Just as well, really. English football is experiencing an unprecedented glut of quality right-backs, and even if Walker-Peters is still a little way off adding to his nine caps at under-21 level, he knows the standards required if he is going to overhaul Trent Alexander-Arnold, Kieran Trippier, Kyle Walker, Reece James and Ainsley Maitland-Niles to catapult himself into Euro 2021 contention. “It inspires me, actually,” he says. “I like competition. I’m not thinking about it too much, but there’s no reason why I won’t get selected if I keep doing well.”

For now, though, all this is noise. The season is still young, and with just 32 Premier League games to his name, Walker-Peters still has plenty to prove. But perhaps he has already proved something: to those who saw in this small, callow full-back a player who would never hold down a place at elite level. Who was destined to be remembered as the guy in the All or Nothing documentary whose name José Mourinho struggled with. (“Walker or Peters, what do you like? Both? It’s too long, man!”)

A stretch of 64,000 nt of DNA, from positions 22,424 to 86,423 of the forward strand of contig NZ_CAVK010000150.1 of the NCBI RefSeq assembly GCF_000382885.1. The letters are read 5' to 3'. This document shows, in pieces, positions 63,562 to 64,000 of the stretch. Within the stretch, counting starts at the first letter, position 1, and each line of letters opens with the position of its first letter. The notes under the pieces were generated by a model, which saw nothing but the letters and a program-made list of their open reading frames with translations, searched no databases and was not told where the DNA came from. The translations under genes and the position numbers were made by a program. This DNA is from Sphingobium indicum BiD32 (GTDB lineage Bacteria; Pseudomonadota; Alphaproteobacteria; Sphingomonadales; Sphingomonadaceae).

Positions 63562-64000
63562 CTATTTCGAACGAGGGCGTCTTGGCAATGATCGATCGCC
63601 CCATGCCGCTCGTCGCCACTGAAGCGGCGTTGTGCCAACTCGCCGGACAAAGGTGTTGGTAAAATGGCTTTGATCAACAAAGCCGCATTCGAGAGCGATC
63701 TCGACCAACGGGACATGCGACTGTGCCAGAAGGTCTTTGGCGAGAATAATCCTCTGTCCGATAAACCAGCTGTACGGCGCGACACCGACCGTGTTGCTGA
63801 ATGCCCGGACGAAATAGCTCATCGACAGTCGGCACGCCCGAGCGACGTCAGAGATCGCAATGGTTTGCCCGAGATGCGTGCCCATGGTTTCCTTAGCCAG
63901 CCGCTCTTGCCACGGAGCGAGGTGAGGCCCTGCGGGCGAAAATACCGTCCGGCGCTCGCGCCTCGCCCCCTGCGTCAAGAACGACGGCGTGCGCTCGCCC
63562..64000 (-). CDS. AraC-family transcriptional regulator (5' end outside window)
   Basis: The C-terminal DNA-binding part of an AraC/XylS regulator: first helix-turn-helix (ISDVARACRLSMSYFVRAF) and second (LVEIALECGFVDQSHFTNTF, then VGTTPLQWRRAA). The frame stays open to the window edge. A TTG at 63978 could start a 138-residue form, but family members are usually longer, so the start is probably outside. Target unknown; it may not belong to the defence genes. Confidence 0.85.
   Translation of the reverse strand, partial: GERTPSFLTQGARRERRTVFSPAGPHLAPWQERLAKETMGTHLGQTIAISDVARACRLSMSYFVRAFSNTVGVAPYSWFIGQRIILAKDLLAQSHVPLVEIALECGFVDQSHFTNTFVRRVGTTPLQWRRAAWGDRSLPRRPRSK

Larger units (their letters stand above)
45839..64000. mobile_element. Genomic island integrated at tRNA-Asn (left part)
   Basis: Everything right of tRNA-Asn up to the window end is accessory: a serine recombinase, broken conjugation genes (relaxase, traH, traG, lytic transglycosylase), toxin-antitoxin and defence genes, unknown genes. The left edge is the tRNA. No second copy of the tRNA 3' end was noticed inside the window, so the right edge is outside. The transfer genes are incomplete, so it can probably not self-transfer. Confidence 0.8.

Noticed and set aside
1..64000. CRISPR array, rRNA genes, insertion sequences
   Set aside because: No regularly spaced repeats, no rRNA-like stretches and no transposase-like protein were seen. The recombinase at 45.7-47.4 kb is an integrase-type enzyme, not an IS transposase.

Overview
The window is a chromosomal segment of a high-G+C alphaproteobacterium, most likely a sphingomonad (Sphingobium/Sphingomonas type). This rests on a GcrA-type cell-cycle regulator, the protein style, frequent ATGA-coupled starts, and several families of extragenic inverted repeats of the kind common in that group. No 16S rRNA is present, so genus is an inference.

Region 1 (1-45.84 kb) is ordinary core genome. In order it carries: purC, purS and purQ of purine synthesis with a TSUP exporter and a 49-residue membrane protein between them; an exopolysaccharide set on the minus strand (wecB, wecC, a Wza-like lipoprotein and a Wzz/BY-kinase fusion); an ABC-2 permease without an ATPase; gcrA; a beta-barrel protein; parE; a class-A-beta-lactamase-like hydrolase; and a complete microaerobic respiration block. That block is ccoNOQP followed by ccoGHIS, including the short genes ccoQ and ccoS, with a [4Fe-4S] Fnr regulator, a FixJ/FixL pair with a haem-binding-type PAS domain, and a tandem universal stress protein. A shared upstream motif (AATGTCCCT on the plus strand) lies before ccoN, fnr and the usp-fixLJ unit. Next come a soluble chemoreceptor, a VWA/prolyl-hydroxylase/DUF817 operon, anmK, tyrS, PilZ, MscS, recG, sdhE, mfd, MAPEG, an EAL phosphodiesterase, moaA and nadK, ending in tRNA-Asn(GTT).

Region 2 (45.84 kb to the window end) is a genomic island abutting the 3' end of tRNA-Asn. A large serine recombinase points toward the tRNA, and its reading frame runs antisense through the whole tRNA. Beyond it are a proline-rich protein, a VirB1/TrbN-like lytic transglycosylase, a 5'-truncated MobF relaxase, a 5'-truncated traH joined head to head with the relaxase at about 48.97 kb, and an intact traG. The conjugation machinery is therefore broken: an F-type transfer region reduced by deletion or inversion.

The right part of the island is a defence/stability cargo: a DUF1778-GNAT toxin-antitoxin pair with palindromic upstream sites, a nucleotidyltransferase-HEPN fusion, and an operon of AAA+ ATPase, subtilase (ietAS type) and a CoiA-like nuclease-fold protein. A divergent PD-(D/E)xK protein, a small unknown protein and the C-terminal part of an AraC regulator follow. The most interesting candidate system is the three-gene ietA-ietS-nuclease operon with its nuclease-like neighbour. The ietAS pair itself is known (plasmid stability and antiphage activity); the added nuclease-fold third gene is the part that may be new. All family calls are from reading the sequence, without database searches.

Walker-Peters still hasn’t seen the TV show. He tries not to read too much of what he sees on social media. “You have to understand that people are going to have opinions,” he says. “Whether it’s positive, and you start thinking you’re the best thing since sliced bread. And then on the flip side, when it’s negative. You’ve got to be strong enough to say: Well, OK, fine. I’m going to show you you’re wrong!”

And from rebirth at the Camp Nou to revival on the south coast, it’s a truth he seems to live by.